The president of the Canadian Federation of Independent Business is questioning Canada’s new round of COVID-19 restrictions put in place to stop the rapid spread of the Omicron variant, despite reports that the variant causes less severe illness than its predecessors.
“If #omicron continues to result in very few admissions to hospitals/ICUs, how long will it be before provinces remove their new restrictions and lessen the panic they’ve created. U.S. public health officials say there is no need to close schools or businesses,” Dan Kelly, who is also the chief executive officer and chair of the business advocacy group, wrote on Twitter.
Kelly’s comment comes after Ontario’s top doctor said Dec. 21 that there haven’t been any known intensive care admissions in the province due to Omicron—nearly a month after Canada’s first two cases of the new variant were detected in Ottawa on Nov. 28.
Omicron’s hospitalization rate in Ontario was around 0.15 percent as of Dec. 21—significantly lower than the province’s general COVID-19 hospitalization rate, said Dr. Kieran Moore, Ontario’s chief medical officer of health.
Similar findings were reported around the world.
The UK Health Security Agency said on Dec. 23 that a person infected with Omicron is 70 percent less likely to be admitted to the hospital compared to one with the Delta variant, and is 45 percent less likely to require a visit to the emergency department.
The risk of hospitalization due to Omicron was estimated to be 80 percent lower than with the Delta variant, according to a recent study conducted by the National Institute for Communicable Diseases and major universities in South Africa.
As the latest variant of concern, Omicron was found to be more transmissible than previous COVID-19 variants, probably because it multiplies more rapidly—replicating 70 times faster than the Delta variant—according to a study conducted by the University of Hong Kong.
The study also found that Omicron multiplies more in the respiratory tract, which likely explains why it causes significantly lower infection in the lung than the original SARS-CoV-2.
However, government and public health officials have called for further restrictions and mass vaccinations in response to Omicron.
On Dec. 23, the Quebec government tightened public health restrictions for the third time in less than a week, limiting in-person gatherings to six people starting Dec. 26, while gyms, bars, and schools in the province were abruptly closed following a Dec. 20 announcement.
Other provinces and territories also released tougher COVID-19 restrictions on Dec. 21, including British Columbia, New Brunswick, and Nova Scotia.
Top doctor: 'I'm just giving Americans the data'
The Wikipedia entry for Dr. Peter McCullough states matter of factly in the second paragraph that the renowned cardiologist and medical scientist with 600 peer-reviewed published papers to his name has "promoted misinformation and falsehoods about COVID-19, the vaccines and treatments."
President Biden picked up on that charge Tuesday in his introduction of measures against the new omicron variant, centered on more vaccination and exponentially expanded testing. The commander-in-chief undoubtedly was referring to McCullough and a number of the scientist's colleagues when he charged that the "vaccine hesitancy" of an estimated 40 million Americans has been "fueled by dangerous misinformation on cable TV and social media."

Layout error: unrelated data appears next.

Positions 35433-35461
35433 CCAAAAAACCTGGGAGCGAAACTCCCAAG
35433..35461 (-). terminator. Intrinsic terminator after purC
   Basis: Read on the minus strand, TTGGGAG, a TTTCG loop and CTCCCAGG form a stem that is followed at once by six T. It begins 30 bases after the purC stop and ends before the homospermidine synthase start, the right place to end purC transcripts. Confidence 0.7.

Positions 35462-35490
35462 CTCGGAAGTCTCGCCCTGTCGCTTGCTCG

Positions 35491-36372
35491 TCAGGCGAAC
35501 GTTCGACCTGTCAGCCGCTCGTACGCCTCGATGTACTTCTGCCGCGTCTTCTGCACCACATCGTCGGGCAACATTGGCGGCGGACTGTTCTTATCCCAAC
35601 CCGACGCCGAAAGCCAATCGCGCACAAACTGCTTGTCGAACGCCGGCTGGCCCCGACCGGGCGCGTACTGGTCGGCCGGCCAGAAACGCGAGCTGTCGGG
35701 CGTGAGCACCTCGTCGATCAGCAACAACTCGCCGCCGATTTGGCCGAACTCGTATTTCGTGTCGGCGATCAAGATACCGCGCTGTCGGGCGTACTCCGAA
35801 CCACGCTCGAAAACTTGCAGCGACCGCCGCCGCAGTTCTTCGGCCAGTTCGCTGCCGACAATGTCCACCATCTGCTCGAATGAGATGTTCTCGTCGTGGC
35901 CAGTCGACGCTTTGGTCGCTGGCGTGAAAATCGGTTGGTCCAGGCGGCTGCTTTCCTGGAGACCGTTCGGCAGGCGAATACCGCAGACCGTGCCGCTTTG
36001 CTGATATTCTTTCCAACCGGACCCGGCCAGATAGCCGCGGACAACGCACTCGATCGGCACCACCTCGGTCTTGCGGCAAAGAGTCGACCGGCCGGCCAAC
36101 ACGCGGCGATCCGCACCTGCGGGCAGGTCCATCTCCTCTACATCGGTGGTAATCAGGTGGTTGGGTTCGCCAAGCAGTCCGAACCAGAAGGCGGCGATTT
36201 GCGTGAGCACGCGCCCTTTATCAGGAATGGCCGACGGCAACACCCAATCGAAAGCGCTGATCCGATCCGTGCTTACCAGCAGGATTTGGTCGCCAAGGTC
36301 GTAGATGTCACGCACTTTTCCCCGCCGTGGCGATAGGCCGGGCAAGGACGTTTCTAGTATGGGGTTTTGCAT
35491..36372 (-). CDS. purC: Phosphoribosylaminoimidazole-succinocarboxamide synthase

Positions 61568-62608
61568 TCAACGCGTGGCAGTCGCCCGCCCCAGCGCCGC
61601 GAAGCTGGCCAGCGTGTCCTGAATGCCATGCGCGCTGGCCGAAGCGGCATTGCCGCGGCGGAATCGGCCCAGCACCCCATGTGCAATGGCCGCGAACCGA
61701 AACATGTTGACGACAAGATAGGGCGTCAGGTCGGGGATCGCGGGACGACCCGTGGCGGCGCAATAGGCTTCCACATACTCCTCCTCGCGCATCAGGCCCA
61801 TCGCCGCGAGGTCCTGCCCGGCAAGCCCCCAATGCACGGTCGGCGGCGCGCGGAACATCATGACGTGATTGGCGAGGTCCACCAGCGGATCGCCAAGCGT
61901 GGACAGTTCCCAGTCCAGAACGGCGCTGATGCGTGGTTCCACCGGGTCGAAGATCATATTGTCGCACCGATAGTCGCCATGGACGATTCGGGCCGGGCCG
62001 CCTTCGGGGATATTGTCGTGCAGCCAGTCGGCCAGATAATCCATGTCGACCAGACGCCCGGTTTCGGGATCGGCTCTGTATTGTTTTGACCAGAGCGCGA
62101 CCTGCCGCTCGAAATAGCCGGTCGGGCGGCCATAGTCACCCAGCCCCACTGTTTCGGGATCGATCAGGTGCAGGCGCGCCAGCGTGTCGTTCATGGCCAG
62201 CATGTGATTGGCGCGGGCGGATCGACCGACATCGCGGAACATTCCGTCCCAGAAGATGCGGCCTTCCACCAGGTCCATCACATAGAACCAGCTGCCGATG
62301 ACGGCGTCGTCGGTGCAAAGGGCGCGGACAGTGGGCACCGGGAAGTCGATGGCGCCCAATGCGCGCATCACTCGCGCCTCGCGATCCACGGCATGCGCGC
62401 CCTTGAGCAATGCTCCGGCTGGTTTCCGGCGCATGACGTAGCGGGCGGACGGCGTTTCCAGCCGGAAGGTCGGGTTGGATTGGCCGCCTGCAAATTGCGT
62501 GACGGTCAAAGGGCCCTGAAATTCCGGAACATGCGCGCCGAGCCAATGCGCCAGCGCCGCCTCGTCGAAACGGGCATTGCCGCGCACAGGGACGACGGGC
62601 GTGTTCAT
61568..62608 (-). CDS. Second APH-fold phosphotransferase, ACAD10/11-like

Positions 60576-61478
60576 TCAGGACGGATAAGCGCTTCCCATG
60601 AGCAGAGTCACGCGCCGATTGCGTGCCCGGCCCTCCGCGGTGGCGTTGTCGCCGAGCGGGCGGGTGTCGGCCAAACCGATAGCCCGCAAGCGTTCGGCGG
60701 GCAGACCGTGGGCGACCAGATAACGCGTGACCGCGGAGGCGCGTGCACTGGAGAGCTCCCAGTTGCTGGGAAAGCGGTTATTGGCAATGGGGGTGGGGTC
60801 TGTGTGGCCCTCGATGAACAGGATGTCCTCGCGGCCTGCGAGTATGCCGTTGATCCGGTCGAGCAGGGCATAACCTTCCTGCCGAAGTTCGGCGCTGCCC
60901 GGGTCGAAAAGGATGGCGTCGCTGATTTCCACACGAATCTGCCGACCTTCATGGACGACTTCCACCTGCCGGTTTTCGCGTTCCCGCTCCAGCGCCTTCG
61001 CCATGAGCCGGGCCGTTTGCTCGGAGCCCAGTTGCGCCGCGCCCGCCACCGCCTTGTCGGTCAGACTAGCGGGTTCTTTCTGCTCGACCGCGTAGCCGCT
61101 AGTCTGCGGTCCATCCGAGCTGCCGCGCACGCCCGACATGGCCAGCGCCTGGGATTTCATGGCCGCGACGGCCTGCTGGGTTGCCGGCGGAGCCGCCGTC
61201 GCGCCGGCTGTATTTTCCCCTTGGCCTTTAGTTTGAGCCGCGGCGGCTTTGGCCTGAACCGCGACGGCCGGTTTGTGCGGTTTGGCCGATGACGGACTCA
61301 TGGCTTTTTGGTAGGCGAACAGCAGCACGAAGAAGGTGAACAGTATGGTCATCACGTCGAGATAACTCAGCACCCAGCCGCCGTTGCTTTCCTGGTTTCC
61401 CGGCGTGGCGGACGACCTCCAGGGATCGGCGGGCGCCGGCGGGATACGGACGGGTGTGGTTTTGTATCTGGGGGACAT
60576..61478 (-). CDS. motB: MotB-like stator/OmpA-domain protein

Biden called on "the purveyors of these lies and misinformation to stop it." The president described as "immoral" their distribution of data on safe and effective early treatments along with reports of vaccine injuries from the Centers for Disease Control and Prevention website amid suppression of traditional scientific debate.
In a 30-minute video interview with WND on Thursday discussing the government's response to the omicron wave along with the latest on vaccines and treatments, McCullough was asked how he reacted to Biden's statement.
"Just like this interview today, I'm just giving Americans the data," he replied. "These are the published papers, and I cite them. So, I'm not giving misinformation. I'm not giving information. I'm just giving data, and that's for individuals, doctors, scientists and the public at large to interpret."
McCullough, who said he has been vaccinated for COVID-19, told WND the way forward is to simply "drop all the rhetoric and all the angst regarding the discussion here and just constantly – like we did today – dispassionately review the published data."
What's really immoral, he said, is the suppression of treatments that he, many doctors around the world and studies have found to be life-savers, such as ivermectin, hydroxychloroquine and monoclonal antibodies.
Many of McCullough's 600 peer-reviewed publications have appeared in top-tier journals such as the New England Journal of Medicine, Journal of the American Medical Association and The Lancet. He testified to the U.S. Senate in November 2020against what he described as the federal government's politicization of health care during the pandemic, curbing or blocking the availability of cheap, effective treatments. In a speech in September, he told of having been stripped of the editorship of a Swiss-based journal after having lost his position with a major health system, "with no explanation and no due process."
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